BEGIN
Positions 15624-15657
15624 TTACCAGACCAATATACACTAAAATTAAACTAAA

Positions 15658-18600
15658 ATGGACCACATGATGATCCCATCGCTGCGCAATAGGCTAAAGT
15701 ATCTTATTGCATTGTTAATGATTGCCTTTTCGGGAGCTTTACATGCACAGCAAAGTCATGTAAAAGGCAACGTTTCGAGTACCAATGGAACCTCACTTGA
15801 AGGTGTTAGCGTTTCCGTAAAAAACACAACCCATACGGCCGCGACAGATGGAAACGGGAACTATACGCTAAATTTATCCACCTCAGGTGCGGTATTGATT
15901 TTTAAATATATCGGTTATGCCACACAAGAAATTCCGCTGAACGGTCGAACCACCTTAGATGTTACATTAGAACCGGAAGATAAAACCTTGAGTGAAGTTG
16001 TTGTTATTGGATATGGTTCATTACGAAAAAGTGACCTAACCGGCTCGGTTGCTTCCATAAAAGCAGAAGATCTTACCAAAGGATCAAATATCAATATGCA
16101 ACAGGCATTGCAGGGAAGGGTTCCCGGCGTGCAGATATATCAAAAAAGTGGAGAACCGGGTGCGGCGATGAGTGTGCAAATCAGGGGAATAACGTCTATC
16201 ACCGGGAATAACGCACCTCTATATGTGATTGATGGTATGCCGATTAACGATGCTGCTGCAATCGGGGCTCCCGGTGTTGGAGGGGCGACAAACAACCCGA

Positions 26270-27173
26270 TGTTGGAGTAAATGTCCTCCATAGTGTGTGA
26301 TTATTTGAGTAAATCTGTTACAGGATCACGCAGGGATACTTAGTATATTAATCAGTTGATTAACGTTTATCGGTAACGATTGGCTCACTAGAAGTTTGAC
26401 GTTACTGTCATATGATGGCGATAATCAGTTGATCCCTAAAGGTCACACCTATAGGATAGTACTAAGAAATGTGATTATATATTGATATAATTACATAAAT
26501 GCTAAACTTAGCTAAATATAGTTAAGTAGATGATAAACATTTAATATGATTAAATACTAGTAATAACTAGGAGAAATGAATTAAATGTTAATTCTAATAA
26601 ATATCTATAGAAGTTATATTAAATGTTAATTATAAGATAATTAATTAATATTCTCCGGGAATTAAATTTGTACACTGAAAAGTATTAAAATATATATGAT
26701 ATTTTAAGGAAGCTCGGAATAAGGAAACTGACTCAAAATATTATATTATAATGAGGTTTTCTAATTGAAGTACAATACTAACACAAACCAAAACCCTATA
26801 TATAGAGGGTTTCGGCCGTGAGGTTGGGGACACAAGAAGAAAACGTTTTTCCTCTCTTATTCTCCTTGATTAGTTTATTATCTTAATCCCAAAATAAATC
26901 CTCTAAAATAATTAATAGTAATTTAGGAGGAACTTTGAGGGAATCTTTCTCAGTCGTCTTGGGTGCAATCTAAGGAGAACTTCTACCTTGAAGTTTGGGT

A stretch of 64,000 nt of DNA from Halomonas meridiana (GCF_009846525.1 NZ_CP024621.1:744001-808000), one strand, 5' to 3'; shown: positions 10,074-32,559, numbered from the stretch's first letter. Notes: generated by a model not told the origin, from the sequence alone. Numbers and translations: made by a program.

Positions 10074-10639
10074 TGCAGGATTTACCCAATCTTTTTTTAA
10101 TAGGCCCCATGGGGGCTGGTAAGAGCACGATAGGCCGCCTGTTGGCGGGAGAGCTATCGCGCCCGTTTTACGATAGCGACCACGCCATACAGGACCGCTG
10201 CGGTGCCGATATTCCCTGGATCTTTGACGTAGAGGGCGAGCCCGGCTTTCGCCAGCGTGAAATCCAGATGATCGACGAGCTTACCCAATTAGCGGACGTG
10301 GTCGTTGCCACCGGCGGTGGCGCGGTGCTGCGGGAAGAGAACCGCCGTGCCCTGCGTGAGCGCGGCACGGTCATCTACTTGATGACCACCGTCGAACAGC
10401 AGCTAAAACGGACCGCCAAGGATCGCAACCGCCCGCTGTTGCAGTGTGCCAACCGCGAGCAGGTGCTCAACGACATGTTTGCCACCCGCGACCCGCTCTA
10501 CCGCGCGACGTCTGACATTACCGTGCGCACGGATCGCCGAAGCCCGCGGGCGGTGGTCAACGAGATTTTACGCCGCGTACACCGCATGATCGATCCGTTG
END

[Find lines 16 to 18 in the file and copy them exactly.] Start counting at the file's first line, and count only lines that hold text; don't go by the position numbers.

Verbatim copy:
26601 ATATCTATAGAAGTTATATTAAATGTTAATTATAAGATAATTAATTAATATTCTCCGGGAATTAAATTTGTACACTGAAAAGTATTAAAATATATATGAT
26701 ATTTTAAGGAAGCTCGGAATAAGGAAACTGACTCAAAATATTATATTATAATGAGGTTTTCTAATTGAAGTACAATACTAACACAAACCAAAACCCTATA
26801 TATAGAGGGTTTCGGCCGTGAGGTTGGGGACACAAGAAGAAAACGTTTTTCCTCTCTTATTCTCCTTGATTAGTTTATTATCTTAATCCCAAAATAAATC